Although unemployment has been falling for two years now, it is at a much slower rate than the customary post-recession declines observed to date. Having peaked at 7.9% in February 2014, the unemployment rate has so far come down only 1.4 percentage points. After the last time the unemployment rate hit this level, in 1995, it declined by 2.3 percentage points over the same period. It also fell at a quicker pace after the 2005 peak. The slower decline is not a reflection of a larger supply of job seekers. A comparison with previous economic upswings reveals that the labour supply is actually growing at a somewhat slower rate. Labour demand is a much more important factor. Employment is growing relatively slowly in the current recovery phase.
The table below summarises the differences between the current and the previous three periods of cyclical expansion. Unemployment fell 0.8 percentage points per year on average in previous recovery periods, compared to only 0.2 percentage points per year in the most recent period (row 1). Both labour supply (row 2) and labour demand (row 3) are growing more slowly than before.
Labour market three years after an unemployment peak
|previous recovery periods||current recovery period|
|change in unemployment (*)||-0.8||-0.2|
|labour supply (**)||1.3||0.4|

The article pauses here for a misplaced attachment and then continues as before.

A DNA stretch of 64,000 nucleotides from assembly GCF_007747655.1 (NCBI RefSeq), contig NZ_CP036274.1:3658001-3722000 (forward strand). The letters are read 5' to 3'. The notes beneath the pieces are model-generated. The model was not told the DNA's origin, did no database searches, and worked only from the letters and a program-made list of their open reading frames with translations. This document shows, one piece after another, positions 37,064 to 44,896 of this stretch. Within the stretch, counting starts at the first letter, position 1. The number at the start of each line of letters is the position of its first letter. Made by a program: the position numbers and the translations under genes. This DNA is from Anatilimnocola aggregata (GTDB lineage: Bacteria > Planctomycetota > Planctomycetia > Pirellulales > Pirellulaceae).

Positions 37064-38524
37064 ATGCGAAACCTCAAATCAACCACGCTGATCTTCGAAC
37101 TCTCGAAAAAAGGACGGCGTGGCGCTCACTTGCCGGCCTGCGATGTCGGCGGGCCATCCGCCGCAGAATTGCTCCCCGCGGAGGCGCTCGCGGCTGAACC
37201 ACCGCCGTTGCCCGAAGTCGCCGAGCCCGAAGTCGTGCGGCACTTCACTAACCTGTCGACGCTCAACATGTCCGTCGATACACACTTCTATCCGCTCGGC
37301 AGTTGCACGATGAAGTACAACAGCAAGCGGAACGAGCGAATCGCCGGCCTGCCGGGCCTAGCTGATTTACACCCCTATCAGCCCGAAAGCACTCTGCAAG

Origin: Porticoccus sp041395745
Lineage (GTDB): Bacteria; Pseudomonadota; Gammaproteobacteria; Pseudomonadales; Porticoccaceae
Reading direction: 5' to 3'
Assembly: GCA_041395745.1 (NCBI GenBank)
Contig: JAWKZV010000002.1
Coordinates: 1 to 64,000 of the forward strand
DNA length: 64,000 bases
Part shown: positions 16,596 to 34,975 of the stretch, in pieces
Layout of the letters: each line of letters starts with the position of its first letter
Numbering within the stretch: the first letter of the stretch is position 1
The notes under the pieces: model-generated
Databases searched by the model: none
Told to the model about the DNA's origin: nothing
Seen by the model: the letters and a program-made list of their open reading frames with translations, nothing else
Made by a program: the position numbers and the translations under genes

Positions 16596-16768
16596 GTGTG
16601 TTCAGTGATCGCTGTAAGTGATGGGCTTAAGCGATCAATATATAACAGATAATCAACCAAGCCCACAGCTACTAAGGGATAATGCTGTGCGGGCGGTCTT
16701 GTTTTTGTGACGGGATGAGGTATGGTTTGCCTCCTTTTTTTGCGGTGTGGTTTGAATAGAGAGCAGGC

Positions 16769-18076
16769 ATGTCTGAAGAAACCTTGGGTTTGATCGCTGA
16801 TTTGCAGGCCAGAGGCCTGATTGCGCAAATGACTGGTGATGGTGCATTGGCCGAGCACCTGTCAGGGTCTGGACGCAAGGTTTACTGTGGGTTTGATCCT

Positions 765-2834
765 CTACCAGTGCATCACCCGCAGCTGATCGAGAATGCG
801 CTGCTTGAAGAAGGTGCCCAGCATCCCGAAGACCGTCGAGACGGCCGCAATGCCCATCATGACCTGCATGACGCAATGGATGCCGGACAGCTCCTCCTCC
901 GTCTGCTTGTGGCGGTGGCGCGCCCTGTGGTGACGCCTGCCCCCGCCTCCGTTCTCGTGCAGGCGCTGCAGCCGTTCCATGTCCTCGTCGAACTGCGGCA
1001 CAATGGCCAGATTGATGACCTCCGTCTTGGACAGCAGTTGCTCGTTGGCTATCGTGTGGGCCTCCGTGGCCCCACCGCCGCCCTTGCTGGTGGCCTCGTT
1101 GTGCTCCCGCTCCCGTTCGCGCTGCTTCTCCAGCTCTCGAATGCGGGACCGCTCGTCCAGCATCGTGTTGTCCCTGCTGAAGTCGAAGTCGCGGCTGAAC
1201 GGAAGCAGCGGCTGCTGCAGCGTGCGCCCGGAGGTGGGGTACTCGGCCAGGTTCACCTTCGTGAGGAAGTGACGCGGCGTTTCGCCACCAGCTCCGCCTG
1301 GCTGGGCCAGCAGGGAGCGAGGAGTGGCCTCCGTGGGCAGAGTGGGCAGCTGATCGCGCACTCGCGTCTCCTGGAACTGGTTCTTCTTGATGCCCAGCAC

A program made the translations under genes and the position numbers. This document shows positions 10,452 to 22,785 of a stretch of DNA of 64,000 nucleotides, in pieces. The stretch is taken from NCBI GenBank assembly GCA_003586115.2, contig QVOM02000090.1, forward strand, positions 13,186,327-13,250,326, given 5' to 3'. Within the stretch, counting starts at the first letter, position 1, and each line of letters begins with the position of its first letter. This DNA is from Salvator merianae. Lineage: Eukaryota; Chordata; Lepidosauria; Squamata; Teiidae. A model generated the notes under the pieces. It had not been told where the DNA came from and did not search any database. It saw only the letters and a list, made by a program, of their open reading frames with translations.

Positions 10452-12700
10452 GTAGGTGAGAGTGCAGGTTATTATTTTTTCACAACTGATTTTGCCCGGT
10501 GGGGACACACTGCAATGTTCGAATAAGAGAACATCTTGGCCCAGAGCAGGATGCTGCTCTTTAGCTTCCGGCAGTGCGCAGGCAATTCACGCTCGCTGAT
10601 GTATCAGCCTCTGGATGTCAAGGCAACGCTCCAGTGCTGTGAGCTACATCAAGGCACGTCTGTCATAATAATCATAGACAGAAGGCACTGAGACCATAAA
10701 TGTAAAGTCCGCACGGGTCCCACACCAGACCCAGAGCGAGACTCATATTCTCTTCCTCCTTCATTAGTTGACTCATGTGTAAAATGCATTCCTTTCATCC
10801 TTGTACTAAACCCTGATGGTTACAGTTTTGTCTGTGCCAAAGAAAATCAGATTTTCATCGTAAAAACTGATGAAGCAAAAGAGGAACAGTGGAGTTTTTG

|labour demand (**)||2.1||0.6|
(*) Average annual percentage point change
(**) Average year-on-year percentage growth
The relationship between unemployment and economic growth: Okun’s law
The slow decline in unemployment is linked to a relatively slow recovery of economic growth. Whereas growth in gross domestic product (GDP) averaged 3.3% in the previous three recovery periods, it currently amounts to a mere 1.9% (measured over three recovery years). The quantitative relationship between economic growth and falling unemployment is known as Okun’s law. This is not a law in the literal sense, but rather an empirical rule of thumb that proves applicable in many countries and time periods. The relationship between the change in unemployment (y-axis) and GDP growth (x-axis) is also evident in the Netherlands for the 1984-2017 period. In the figure below, the straight line reflects the estimated relationship.